CHICAGO No Doubt returned to the concert stage Friday, with a tour kickoff set that showed the outfit is still able to fire its pop, punk and ska cylinders.
"We've been working on a record for you," frontwoman Gwen Stefani said early in the gig at the Riviera Theater.
No kidding, No Doubt. It's been quite awhile: two years since the band toured extensively, five since the group released its smash breakthrough, Tragic Kingdom.
In Stefani's absence, a new regime of pop queens Britney Spears, Christina Aguilera, Jessica Simpson, Mandy Moore have assumed control of the charts. But judging by the number of Stefani-esque bleach-blondes sporting white tank tops in the audience, plenty of young girls have been itching for the return of a frontwoman who mixes infectious tunes with doses of punk empowerment.
The singer has updated her look since the last go-round: Her hair is dyed pink, and the white top has lost a strap and gained a bunch of sparkles. The industrial Dickies pants have been replaced by black trousers covered with something that suggested a gladiator's loincloth.
Stefani's stage presence blended as many elements as did her appearance. On Tragic Kingdom's "Sunday Morning," she threw her arm in the air like a voguing Madonna; strutted, shoulders back, like Whitney Houston; and leaned on her monitor à la Courtney Love.
At times, she worked the lip of the stage as aggressively as a hardcore singer, while other moments found her pandering to fans with Las Vegasstyle schtick. "I don't remember the words to this, do you?" she asked before performing the hit "Just a Girl" (RealAudio excerpt).
Meanwhile, the band Tom Dumont (guitar), Tony Kanal (bass) and Adrian Young (drums), plus Gabe McNair (keyboards, trombone) and Stephen Bradley (percussion, trumpet) played ably on a "Laugh-In"styled stage, set with a drum riser and amp coverings that looked as if cut from the same cloth as Sonny and Cher's white, furry vests.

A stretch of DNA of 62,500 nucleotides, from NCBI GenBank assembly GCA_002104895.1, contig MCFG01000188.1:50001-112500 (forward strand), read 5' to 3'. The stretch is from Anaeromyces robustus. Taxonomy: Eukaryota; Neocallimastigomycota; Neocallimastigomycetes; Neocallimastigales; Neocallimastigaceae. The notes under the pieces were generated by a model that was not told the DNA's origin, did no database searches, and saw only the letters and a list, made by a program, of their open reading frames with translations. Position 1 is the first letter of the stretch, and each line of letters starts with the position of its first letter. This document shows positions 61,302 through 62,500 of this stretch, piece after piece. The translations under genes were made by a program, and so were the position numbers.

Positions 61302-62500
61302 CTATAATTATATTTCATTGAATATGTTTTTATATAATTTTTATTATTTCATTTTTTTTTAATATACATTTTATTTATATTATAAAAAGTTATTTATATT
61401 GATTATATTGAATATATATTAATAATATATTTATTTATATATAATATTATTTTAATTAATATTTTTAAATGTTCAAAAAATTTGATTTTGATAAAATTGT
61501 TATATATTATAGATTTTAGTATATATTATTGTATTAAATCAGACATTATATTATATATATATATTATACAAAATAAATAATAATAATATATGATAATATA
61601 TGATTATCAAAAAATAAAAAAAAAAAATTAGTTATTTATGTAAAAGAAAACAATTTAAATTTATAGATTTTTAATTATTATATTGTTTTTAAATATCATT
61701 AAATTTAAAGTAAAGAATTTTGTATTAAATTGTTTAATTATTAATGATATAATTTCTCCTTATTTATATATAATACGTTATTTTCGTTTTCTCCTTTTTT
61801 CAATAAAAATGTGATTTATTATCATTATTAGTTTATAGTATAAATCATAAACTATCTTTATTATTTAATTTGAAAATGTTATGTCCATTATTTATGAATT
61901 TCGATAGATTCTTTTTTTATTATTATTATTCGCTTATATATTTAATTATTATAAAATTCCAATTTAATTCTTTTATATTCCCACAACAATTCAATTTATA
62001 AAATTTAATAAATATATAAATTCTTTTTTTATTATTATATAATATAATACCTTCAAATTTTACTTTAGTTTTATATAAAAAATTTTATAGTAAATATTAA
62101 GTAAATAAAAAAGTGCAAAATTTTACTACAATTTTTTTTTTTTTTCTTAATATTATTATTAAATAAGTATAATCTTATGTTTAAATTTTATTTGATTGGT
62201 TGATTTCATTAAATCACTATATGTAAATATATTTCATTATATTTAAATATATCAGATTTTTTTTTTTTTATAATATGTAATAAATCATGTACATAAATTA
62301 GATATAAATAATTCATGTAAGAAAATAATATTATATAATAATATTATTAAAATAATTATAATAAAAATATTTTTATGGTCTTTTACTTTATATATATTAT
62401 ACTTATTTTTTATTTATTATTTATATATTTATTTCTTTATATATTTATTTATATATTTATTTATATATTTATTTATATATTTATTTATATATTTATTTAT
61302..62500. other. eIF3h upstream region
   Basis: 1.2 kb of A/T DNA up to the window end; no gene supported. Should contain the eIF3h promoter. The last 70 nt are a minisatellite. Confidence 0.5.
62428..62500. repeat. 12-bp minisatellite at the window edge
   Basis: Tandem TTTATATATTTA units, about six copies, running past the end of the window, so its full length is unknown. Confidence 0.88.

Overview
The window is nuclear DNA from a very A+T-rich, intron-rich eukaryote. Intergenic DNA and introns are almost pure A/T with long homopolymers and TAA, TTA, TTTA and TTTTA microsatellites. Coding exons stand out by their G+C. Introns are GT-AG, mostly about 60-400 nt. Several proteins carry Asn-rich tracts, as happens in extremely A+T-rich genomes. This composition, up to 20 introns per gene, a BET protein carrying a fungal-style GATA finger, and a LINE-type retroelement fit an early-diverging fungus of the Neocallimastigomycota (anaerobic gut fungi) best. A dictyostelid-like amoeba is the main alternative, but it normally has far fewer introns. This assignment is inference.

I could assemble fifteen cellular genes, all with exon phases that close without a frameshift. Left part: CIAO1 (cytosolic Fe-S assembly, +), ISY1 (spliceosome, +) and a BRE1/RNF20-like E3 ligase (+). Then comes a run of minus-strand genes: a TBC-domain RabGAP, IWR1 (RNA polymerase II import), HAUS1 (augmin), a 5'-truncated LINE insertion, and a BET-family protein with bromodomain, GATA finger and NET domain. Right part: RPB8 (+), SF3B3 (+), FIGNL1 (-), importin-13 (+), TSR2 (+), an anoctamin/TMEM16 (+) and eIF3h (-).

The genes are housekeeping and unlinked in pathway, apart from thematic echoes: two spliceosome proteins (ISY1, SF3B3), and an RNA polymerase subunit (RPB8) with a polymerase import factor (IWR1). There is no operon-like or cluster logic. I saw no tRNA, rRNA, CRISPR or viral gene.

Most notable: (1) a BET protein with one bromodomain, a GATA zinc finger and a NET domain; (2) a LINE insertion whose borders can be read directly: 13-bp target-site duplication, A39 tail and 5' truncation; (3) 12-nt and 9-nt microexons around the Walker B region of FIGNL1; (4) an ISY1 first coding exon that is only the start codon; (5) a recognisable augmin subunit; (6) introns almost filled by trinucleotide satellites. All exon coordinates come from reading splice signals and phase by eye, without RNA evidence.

During the 80-minute show, the SoCal outfit played the obvious hits "Don't Speak" and "Spiderwebs" as encores, in addition to Tragic Kingdom fan favorites such as "Excuse Me Mr."
But they also had the less enviable task of hawking the material from Return of Saturn, which doesn't arrive in stores until April 11. At several points, the eager-to-please Stefani asked for permission to play the new work.
She must have taken heart that the new single "Ex-Girlfriend" (RealAudio excerpt), with its semirapped verses, was embraced as eagerly as any number that night, although other new cuts, such as "Bathwater," "Too Late," "Simple Kind of Life" and "Six Feet Under," earned polite, if tepid, receptions.
The band also made brief excursions into its catalog, notably with the quasi-hardcore cut "Total Hate" (RealAudio excerpt), penned in 1987 by the band's earliest incarnation.
"I like the old, old stuff," said Janette McDaniel, 41, of Chicago, who was mildly irked by the pauses between songs. "It was the first show [of the tour]; it seems like it's not as pulled together as it should be. But they do have a lot of energy."
No Doubt continue their 11-date outing in Toronto on Monday (March 27). Proceeds from the tour benefit environmental organizations the Surfrider Foundation and the Raincoast Conservation Society, as well as the Orange County Child Abuse Prevention Center and the Pediatric Cancer Research Center.